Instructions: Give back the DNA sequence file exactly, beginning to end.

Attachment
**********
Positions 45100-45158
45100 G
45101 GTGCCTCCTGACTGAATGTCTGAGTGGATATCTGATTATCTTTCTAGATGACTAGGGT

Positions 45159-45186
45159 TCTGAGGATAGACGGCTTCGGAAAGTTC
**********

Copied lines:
Positions 45100-45158
45100 G
45101 GTGCCTCCTGACTGAATGTCTGAGTGGATATCTGATTATCTTTCTAGATGACTAGGGT

Positions 45159-45186
45159 TCTGAGGATAGACGGCTTCGGAAAGTTC